Government Regulation of Short Sellers

“Give me control of a nation’s money and I care not who makes her laws.”

— Mayer Amschel Rothschild

Let’s observe a moment of silence to mourn the slow demise of capitalism in the U.S.

Our government is now overtly manipulating the stock market. We have “crossed the Rubicon.” We can no longer pretend to be a free market capitalist country while also maintaining confidence in the U.S. dollar as reserve currency. After this panic subsides, the investing environment will be very different.

Make no mistake about it: The last two weeks will go down as one of the most pivotal periods in financial history. The financial landscape has changed so dramatically that few have had a chance to catch their breath. I’ve spent the entire last week reading and thinking through the free market’s ultimate response to this unprecedented, rapidly changing situation.

Last week, the SEC announced a temporary ban on new short sales in 799 specific financial stocks. Short selling is one of the most important weapons in an investor’s cache. It allows the market to react to foul play and sloppy corporate leadership. This is an even more important tool to use against poorly run small caps. That’s why this ban is so significant.

Before I go on, let’s first clear something up: This new ban doesn’t mean that existing short positions must be covered. But many are clearly closing short positions to limit risk anyway. The SEC might well have sparked a panic liquidation in other areas of the market, as hedge fund managers liquidate long positions to offset losses on short positions. As I write, the market is well off its highs just one hour into Friday’s trading day. Odds are good that the SEC will realize that its decision only sucked a huge amount of liquidity out of the stock market and reverse its decision to something more sensible, like reinstating the uptick rule.

While on the subject of the SEC’s new short selling rule, allow me to state the obvious: Short sellers did not bring down the investment banks. Once the investment bank executives made the decision to operate their balance sheets like Long-Term Capital Management on steroids, the writing was on the wall. They relied far too much on “quant” models, rather than good old-fashioned common sense.

Rather than target the individuals who had been warning about this situation for years, why doesn’t the SEC investigate the proprietary trades of the banks’ trading desks? I’d expect it would find evidence that the investment banks were short selling each other’s stocks at the same time that they were cutting each other’s lines of credit. In the autopsy of Lehman Brothers’ balance sheet, we have discovered that Lehman management wildly overvalued its toxic assets. Why wasn’t this taken as evidence that the lack of transparency at investment banks is at the root of last week’s crisis?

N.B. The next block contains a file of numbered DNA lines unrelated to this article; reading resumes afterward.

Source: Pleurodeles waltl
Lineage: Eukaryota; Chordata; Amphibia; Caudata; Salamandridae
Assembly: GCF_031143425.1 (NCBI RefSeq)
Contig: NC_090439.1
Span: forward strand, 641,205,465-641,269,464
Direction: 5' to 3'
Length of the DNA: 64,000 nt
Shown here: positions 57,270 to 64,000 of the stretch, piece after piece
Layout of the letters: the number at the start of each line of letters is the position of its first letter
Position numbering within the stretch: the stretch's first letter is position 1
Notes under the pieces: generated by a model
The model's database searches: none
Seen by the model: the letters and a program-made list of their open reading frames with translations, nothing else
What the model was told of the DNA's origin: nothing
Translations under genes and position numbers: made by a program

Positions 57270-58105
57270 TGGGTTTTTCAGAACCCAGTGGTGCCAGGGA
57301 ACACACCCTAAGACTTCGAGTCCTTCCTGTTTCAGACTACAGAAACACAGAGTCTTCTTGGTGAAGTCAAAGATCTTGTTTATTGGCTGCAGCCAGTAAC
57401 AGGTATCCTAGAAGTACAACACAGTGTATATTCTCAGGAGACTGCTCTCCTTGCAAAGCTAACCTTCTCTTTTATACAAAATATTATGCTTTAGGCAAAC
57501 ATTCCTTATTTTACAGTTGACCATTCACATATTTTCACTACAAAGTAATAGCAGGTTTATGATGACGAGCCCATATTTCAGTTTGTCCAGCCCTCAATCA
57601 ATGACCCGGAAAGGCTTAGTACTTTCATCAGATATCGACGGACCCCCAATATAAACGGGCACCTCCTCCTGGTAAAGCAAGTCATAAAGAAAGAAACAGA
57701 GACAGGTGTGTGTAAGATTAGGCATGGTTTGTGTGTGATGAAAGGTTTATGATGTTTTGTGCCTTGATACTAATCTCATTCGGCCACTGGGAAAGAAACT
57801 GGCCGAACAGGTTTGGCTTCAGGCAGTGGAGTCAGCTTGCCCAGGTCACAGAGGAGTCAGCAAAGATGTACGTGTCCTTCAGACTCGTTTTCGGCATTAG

The SEC’s decision to ban short sales of financial stocks is throwing sand into the markets’ gears. Like most government action, it pays lip service to consequences. Convertible bond traders use short selling to hedge equity risk. After this ban, the price of convertible bonds will probably fall.

Hedge fund managers use short sales to offset the risk in holding long positions. After this ban, fund managers will have to use other means to cut risk, which include selling off huge chunks of their long positions.

Finally, at market bottoms, short sellers provide demand for stocks when they buy to close out short positions. Without this buying pressure, the market could possibly go “no bid” at crucial periods when long investors want to get out at any price.

The SEC would really benefit the market if it cleaned up the system of trade clearing. “Naked short selling” occurs when brokers take orders for short sales and don’t locate the shares to borrow. If a broker cannot locate them, then it shouldn’t tell the short seller that it is able to execute the order. Since the broker doesn’t want to lose the short seller’s business, it probably executes short sales of “hard to borrow” stocks anyway and hopes it can locate the shares in time for settlement.

“Quant funds” — the ones that use computers to trade millions of shares every minute — are lucrative brokerage clients. These funds are most likely to be the ones unknowingly requesting “naked” short sales. The orders come in so fast that it’s hard for the broker to say no, we cannot locate those shares to borrow.

In my view, the SEC can solve the problem of naked short selling with better enforcement of existing rules. Brokers should not be allowed to execute orders to short shares that they have little chance of borrowing. It’s vital that we restore liquidity to our stock market, rather than implement poorly thought-out decisions made overnight.

Best regards,
Dan Amoss, CFA
September 23, 2008